Just Chill

I’ve only been at college for a couple weeks. And my workaholic tendencies are already going strong. As in virtually all of my classes, I am somehow working ahead. I must say, my level of productivity is pretty mind-blowing. But it’s also quite overwhelming.

I’ve never been fully diagnosed with any specific anxiety, but I know that if I’m not depressed, I’m probably utilizing as much of my productivity as I can, which usually leads to overworking myself and stressing out about projects and assignments that aren’t even relevant until next month.

As I’ve previously mentioned, I work ahead on my blog, too. By the time this is posted, I will be visiting my family and think about returning to campus. It doesn’t take a rocket scientist to know I’ll probably be thinking about homework or somehow completing more assignments despite taking a mini-break for the longer weekend.

My ultimate problem is that during school, I still struggle with finding a healthy mindset toward work. My loved ones know that “lazy” is the last word you’d use to describe my personality and work ethic, but I use so much focus and energy toward my work that I get to points of letting the depression take over, where I can’t get myself to do anything, and even recreational activities don’t keep my attention. And the little anxiety voice in the back of my head complains about the time I’m wasting that I could be using for something else. But I physically and mentally can’t get myself to do anything.

Even those without mental illness experience this daily stress as the daily schedule comes back into full swing. Especially for freshmen who want to do as many activities as possible, if a healthy balance isn’t in the works, an area of life is bound to suffer. From personal experience from my first year, that area was my mental and physical health. I took time that needed to be spent eating good meals and just relaxing toward “more important” things. I know college students joke about not sleeping and living off of caffeine, but it’s an actual problem. If you aren’t taking care of your well-being, the foundation to take care of any other responsibilities, you will inevitably crash. Hard.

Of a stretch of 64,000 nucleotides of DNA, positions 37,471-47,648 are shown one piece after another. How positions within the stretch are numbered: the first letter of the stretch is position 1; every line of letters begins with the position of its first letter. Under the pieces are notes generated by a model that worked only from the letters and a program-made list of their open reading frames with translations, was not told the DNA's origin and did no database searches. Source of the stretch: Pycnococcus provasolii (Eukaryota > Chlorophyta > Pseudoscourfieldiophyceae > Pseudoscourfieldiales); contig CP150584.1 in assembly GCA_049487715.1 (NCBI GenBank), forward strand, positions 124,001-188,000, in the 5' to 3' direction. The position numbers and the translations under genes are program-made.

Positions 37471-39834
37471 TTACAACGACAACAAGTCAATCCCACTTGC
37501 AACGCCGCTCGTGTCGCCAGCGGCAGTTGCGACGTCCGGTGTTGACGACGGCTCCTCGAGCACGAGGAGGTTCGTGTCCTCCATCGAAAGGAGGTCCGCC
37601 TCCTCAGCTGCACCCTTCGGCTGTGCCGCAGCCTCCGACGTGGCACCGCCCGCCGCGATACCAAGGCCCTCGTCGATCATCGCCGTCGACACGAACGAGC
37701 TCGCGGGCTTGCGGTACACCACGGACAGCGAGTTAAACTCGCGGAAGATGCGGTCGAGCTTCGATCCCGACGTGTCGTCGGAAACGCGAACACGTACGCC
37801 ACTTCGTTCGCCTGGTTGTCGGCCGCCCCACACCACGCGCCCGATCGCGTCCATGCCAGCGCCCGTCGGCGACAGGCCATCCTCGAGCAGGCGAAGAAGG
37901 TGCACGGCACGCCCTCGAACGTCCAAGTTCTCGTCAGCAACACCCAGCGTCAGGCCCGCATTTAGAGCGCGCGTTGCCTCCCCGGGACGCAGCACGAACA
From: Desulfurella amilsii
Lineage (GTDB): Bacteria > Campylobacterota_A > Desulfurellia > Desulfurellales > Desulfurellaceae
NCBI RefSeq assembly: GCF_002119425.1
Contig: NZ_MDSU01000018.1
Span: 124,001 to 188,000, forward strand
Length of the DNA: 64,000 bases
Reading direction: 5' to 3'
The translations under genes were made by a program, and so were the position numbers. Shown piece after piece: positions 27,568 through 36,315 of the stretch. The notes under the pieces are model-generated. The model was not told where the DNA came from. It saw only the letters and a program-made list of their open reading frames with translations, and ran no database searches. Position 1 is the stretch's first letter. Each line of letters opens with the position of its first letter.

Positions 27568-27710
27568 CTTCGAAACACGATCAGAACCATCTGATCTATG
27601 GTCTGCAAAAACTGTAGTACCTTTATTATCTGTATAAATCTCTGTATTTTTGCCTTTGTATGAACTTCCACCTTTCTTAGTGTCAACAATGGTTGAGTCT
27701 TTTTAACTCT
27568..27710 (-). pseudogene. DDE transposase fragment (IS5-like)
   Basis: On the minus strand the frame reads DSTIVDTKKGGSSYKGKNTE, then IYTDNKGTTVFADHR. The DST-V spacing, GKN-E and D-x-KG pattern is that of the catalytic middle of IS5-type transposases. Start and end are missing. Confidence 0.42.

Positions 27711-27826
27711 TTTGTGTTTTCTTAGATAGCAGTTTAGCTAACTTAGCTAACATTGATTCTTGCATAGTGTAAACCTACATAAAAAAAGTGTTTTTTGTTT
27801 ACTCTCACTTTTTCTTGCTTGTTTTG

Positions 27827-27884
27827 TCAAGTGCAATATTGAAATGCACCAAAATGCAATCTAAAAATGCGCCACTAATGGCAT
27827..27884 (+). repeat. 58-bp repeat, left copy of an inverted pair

Your assignments can wait. Your clubs and activities and work can wait. For the sake of your well-being, you deserve it. College is temporary, but your health is with you for life. A day not spent studying or a less-than-normal grade will not matter too much in the retrospect of things (depending on the test). If you need a mental health day, take it. Or even a sick day in general, just do it (probably not what Nike had in mind with that slogan, but whatever).

I even suggest having a “toolbox” of different strategies and activities you can refer back to when you need some comfort and clarity. This is where I throw in some self-care into the mix because it will always be important. No matter how you prioritize the different aspects of college, the schoolwork and social life and everything else, I highly encourage putting wellness and self-care high on the list.